Constrained Vapor Bubble heat pipes were operated on Earth and then launched into space and operated in the microgravity environment of the space station. “Heat pipes operate at a considerably higher temperature and pressure in microgravity than they do on Earth,” explains Constrained Vapor Bubble Principal Investigator Joel Plawsky, Rensselaer Polytechnic Institute in Troy, New York. “The reason for this behavior is that in microgravity, there is no gravity-driven natural convection to help cool the heat pipe surface. The only way heat pipes can lose heat in space is to radiate that heat directly to the environment.”

This investigation will help increase the understanding of the basic principles controlling these events and help improve efficiency of the cooling equipment. “The heat pipes offer the potential for ultra-reliable heat transfer, since they contain no moving parts like pumps or compressors that can eventually wear out and fail. However, it is one thing to use heat pipes in a machine and quite a different story to use them in human space vehicles. If heat pipes are to be used to support long-term manned exploration missions, their scope and scale would have to be greatly expanded and the risks of using them in microgravity better understood. Studying heat pipe performance in microgravity is thus critical, if we are to eventually use heat pipes as a primary heat transfer technology on long-term manned missions,” added Plawsky.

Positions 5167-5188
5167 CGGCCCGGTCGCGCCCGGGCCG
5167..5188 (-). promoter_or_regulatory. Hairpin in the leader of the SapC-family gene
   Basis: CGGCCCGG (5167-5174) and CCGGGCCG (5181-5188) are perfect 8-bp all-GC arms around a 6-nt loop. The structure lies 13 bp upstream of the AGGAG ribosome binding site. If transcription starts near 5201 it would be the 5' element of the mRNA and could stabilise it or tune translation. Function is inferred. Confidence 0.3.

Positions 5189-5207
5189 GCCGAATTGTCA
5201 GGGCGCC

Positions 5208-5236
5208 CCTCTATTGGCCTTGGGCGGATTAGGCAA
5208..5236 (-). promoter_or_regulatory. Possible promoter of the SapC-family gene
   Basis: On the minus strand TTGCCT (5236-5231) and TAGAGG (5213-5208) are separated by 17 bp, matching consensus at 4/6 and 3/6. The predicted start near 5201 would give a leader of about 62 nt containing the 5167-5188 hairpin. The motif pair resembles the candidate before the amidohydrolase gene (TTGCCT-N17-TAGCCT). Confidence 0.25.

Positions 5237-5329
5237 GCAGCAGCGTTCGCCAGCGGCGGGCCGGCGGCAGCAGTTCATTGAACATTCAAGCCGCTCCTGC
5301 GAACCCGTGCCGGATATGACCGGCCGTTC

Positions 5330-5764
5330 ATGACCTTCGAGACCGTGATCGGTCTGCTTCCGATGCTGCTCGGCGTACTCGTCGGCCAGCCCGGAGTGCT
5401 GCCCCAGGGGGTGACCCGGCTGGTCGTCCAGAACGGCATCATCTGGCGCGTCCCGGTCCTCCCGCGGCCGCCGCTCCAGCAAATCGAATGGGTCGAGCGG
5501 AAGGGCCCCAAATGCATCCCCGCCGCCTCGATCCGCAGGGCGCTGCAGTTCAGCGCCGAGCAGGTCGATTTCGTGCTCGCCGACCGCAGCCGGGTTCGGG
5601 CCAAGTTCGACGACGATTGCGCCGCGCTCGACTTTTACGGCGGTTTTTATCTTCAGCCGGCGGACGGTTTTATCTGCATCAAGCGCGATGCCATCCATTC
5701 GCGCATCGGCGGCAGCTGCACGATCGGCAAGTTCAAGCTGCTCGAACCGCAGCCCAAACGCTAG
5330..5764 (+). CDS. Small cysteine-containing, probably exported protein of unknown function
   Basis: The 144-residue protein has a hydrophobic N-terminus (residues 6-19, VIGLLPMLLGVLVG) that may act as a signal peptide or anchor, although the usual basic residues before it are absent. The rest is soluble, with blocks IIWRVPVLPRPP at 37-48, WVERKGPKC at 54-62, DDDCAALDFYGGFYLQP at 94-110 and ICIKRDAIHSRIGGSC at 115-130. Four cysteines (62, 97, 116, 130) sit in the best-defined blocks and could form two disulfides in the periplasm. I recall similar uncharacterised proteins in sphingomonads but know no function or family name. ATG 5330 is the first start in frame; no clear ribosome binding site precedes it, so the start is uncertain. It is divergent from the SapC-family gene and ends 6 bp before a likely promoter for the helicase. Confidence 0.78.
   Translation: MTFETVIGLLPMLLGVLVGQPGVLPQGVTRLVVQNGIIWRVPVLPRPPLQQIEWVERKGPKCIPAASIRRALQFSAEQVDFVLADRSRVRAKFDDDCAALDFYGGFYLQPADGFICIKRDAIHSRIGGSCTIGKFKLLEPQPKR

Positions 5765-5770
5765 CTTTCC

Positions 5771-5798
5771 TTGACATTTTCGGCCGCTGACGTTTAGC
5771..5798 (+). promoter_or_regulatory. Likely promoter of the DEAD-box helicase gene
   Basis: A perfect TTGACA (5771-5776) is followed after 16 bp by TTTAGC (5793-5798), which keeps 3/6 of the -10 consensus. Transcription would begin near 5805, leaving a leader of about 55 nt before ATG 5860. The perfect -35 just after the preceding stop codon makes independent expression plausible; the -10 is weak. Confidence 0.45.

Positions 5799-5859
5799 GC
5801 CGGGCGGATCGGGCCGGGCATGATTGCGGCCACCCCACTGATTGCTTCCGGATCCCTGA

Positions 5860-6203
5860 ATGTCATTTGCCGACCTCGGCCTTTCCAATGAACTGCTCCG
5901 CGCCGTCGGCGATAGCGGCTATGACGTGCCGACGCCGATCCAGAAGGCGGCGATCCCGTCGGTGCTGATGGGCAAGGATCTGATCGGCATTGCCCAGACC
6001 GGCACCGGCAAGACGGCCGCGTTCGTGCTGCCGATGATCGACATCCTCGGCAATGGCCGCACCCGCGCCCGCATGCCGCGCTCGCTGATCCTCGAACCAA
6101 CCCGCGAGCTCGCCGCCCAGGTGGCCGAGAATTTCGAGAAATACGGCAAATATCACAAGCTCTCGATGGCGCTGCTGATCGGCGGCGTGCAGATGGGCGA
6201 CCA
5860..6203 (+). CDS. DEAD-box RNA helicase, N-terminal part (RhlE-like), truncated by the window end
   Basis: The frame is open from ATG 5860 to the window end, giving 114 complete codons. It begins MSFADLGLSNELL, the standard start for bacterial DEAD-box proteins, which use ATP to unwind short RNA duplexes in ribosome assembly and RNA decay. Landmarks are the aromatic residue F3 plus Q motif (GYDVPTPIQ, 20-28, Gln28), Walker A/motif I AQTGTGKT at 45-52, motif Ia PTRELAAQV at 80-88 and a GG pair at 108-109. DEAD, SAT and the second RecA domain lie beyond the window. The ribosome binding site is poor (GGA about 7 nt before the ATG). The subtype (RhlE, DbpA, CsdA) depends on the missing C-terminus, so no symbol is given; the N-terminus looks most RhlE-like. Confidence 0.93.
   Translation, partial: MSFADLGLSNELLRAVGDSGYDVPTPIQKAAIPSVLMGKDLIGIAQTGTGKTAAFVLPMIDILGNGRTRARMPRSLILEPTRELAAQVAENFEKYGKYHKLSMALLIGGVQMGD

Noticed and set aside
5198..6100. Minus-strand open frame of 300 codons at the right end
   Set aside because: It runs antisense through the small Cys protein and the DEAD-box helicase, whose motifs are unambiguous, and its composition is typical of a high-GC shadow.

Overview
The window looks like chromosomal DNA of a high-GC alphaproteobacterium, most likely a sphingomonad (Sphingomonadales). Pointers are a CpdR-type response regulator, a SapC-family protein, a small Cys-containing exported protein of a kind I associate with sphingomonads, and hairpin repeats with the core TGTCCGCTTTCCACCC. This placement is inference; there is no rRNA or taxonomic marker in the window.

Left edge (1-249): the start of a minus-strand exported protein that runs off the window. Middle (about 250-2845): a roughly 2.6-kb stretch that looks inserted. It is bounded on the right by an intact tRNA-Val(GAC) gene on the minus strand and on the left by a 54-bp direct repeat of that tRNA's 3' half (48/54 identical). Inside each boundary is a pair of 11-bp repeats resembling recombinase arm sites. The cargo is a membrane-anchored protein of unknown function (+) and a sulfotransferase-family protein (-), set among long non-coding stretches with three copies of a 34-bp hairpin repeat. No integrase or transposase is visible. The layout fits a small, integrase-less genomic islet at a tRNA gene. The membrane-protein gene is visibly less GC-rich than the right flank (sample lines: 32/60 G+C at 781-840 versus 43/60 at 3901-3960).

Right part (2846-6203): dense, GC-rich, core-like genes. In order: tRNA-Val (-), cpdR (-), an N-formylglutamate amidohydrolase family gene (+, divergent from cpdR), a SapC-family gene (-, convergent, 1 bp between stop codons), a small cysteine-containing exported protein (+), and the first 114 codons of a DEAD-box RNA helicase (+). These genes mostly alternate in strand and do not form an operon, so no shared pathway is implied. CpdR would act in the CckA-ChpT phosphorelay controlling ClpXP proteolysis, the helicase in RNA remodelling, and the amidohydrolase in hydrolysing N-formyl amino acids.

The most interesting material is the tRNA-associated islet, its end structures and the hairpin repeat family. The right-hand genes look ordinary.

The Fluids Integrated Rack also contains the Light Microscopy Module or LMM, which is a completely automated optical microscope that can be controlled from Earth. The microscope allows for recording visually the changes taking place within the Constrained Vapor Bubble and the recording of the liquid levels and the changes in the bubble of pentane vapor.

“The fluid mechanics and heat transfer provide the fundamental knowledge base necessary for designing and developing improved heat pipe technologies,” said Plawsky. “The data we collect and analyze will also help solve fundamental problems in the fields of boiling, evaporation, condensation, adsorption, and evaporative self-assembly. The results of the experiment will benefit a whole host of technologies on Earth ranging from conventional air conditioning/refrigeration systems and devices to cool microelectronics to the fabrication of self-assembled systems such as photonic crystals.”

For a journal article on this research see: Chatterjee, A., et al., “The Constrained Vapor Bubble Fin Heat Pipe in Microgravity,” Industrial & Engineering Chemistry Research. [online journal], URL: http://pubs.acs.org/doi/full/10.1021/ie102072m [cited 22 February 2011]

Image 1: Astronaut T.J. Creamer installed the 30-mm Pentane filled Constrained Vapor Bubble Science investigation on the International Space Station U.S. module, March 20, 2010. (NASA)

Image 2: Pentane-containing cuvette used in the experiment. The cuvette are about 20 to 40 mm tall. (NASA)

Image 3: Composite image of cuvettes at different heat fluxes from 0 to 3.0 W of the 40 mm module. The images show the evaporation and condensation regions and will be used to calculate the curvature gradient of the liquid-vapor pool. (NASA)